Kazyak Presents ‘Reflection’

URL: http://kazyak.com/release/reflection/

The quintet Kazyak offers listeners, with their third release Reflection, a musical kaleidoscope. Impressionistic songwriting and playing defines this eight song collection and its wide ranging influences shape the results in satisfying, familiar, yet somehow alien ways. It’s a collection of outtakes, b-sides, and demos amassed over the band’s brief history, but don’t mistake it for ragtag or shoddily assembled. Reflection is very much a musical step forward for one of the indie scene’s most compelling bands while reaffirming the strengths listeners encountered with their first two recordings. “First Do No Harm” acts as the opening curtain for Reflection and finds the band adeptly blending together a number of disparate elements. Acoustic guitar and glittering keyboard/synthesizer lines color the song’s canvas and a reverb driven vocal glides over the top of a steady rhythm section performance.

The low key acoustic influence continues with the album’s second song “Our Daydream” and the tune contains a gradual melodic uplift you’ll immediately enjoy. The underlying bass playing and discreet percussion are essential for the song’s rhythmic pulse, but never obtrusive and the guitar playing, acoustic and electric, flashes like quicksilver over the song’s foundation. It’s a thoughtful, windswept number with especially potent vocal harmonies positioned around the song’s chorus. “Talking to a Stranger” has a distinctly darker, more progressive air and the lyrical mood strengthens that effect. They bring sounds to bear on this cut you’ll hear from no one else – like the hint of a languid folk song running deep in the mix and the biting phase of the song’s lead guitar, practically banjo like, in the song’s second half sounding like overdriven bluegrass and walloping listeners.

There’s definitely some musical scene setting occurring during the opening seconds of “Androcles”, but it’s never ornamental or self-indulgent. Songwriter/guitarist Peter Frey continues mining this vein when the song begins in earnest and “Androcles” deserves consideration as the album’s strongest narrative. The literary qualities of Frey’s lyrics are impossible to ignore and Kazyak, as a whole, weaves a rich and flexible musical web to support his writing. “No Tattoo” has languid, luxurious pacing and serves up another example of the band’s talent for melodic, yet distinctive, compositional textures. There are no lead turns, per se, in Kazyak’s songs – instead, there’s more of a focus on achieving a cohesive layered sound integrating seemingly incongruous musical touches.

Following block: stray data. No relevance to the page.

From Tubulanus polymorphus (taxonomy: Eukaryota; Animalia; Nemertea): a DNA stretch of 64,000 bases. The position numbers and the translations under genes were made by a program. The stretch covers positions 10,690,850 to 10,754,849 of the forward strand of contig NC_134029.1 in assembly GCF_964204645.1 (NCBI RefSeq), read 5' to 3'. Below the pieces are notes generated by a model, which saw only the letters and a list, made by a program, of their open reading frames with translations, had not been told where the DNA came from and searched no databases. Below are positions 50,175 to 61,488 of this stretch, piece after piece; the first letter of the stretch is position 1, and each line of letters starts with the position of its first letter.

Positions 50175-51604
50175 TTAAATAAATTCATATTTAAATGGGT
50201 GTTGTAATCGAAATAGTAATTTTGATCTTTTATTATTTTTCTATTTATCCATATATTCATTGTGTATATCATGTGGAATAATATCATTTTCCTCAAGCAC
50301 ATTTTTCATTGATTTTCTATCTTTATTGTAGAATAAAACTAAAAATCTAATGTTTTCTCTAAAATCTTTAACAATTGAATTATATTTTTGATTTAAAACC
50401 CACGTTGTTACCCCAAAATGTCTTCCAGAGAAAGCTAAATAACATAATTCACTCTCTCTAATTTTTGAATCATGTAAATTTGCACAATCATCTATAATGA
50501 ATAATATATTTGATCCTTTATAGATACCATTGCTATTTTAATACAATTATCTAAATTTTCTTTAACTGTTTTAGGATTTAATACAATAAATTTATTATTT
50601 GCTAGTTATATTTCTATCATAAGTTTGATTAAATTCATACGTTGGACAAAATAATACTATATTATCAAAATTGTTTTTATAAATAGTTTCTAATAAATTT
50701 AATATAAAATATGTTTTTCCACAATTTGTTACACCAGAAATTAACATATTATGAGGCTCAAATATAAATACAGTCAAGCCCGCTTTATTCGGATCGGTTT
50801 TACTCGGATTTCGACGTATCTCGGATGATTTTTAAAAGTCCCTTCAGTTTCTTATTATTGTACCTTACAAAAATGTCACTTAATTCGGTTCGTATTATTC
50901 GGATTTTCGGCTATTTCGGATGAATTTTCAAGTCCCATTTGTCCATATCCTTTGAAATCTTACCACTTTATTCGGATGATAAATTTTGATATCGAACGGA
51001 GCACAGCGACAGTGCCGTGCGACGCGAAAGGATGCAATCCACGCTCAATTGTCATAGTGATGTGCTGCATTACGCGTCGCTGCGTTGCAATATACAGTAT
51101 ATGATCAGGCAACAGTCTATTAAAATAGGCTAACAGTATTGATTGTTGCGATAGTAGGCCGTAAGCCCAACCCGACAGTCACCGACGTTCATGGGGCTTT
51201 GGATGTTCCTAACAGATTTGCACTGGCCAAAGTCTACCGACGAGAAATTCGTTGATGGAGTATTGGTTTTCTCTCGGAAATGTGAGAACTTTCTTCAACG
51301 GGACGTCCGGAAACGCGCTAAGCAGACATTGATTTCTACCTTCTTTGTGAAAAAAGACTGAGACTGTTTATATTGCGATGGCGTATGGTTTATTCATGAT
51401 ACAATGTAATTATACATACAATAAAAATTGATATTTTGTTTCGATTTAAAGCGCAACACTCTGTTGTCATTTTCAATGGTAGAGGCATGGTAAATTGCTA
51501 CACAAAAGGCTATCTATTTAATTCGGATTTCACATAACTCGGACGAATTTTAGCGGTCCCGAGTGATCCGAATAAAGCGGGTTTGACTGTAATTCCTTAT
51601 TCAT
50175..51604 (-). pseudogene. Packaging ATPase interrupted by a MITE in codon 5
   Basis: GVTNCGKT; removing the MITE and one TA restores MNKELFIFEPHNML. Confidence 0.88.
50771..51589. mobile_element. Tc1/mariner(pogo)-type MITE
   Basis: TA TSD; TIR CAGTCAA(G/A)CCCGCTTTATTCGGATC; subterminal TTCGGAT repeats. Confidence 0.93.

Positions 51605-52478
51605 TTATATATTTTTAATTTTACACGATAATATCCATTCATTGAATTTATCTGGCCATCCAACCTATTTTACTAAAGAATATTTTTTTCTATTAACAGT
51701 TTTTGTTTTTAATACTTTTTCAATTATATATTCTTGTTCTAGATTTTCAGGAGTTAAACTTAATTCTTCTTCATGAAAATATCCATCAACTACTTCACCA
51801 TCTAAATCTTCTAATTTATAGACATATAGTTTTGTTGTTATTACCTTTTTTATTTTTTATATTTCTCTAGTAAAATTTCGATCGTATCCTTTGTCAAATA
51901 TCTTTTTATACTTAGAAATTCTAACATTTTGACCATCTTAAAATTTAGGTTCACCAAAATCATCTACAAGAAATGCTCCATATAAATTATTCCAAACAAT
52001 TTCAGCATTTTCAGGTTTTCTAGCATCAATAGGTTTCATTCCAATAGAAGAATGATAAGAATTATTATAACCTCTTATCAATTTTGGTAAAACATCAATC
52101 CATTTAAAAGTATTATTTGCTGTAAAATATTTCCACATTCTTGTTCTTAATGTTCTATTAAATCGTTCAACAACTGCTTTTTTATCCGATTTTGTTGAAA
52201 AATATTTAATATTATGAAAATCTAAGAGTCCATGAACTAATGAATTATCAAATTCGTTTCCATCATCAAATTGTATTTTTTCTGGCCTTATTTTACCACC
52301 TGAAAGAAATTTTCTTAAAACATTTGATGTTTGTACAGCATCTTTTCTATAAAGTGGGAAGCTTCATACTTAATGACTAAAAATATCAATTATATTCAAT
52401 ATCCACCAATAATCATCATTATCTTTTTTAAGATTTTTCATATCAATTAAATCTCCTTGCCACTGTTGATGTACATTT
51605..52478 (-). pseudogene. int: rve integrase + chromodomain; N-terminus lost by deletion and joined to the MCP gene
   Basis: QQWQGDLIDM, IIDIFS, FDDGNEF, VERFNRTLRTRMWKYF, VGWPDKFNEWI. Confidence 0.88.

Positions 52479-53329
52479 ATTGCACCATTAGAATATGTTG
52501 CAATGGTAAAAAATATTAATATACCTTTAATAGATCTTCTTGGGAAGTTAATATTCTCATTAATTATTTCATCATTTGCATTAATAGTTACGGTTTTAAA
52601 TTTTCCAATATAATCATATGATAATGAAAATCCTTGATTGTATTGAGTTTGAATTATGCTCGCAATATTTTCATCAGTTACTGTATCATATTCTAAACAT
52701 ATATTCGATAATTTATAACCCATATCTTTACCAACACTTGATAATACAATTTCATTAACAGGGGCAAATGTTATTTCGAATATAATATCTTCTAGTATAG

The penultimate cut on Reflection, “Belmonte”, will again showcase Frey’s writing skills for listeners. It is, essentially, poetry set to music and the lean, muscular presentation of its evocative imagery gains much from another superb vocal. We are treated, as well, to some of the same singular tempo shifts heard in the band’s best songs – one of its musical high points comes with an instrumental break during the second half when the guitars and rhythm section alike escalate the intensity to bruising heights. The finale “10,000 Flowers” jettisons the musical surprises of earlier songs in favor of a much more straight forward arrangement during its first half, though attentive listeners will note subtle backbeat manipulations. The final quarter of the song, however, skews the song’s initial line of attack a little, however, and incorporates different instruments much higher in the mix.

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Gwen Waggoner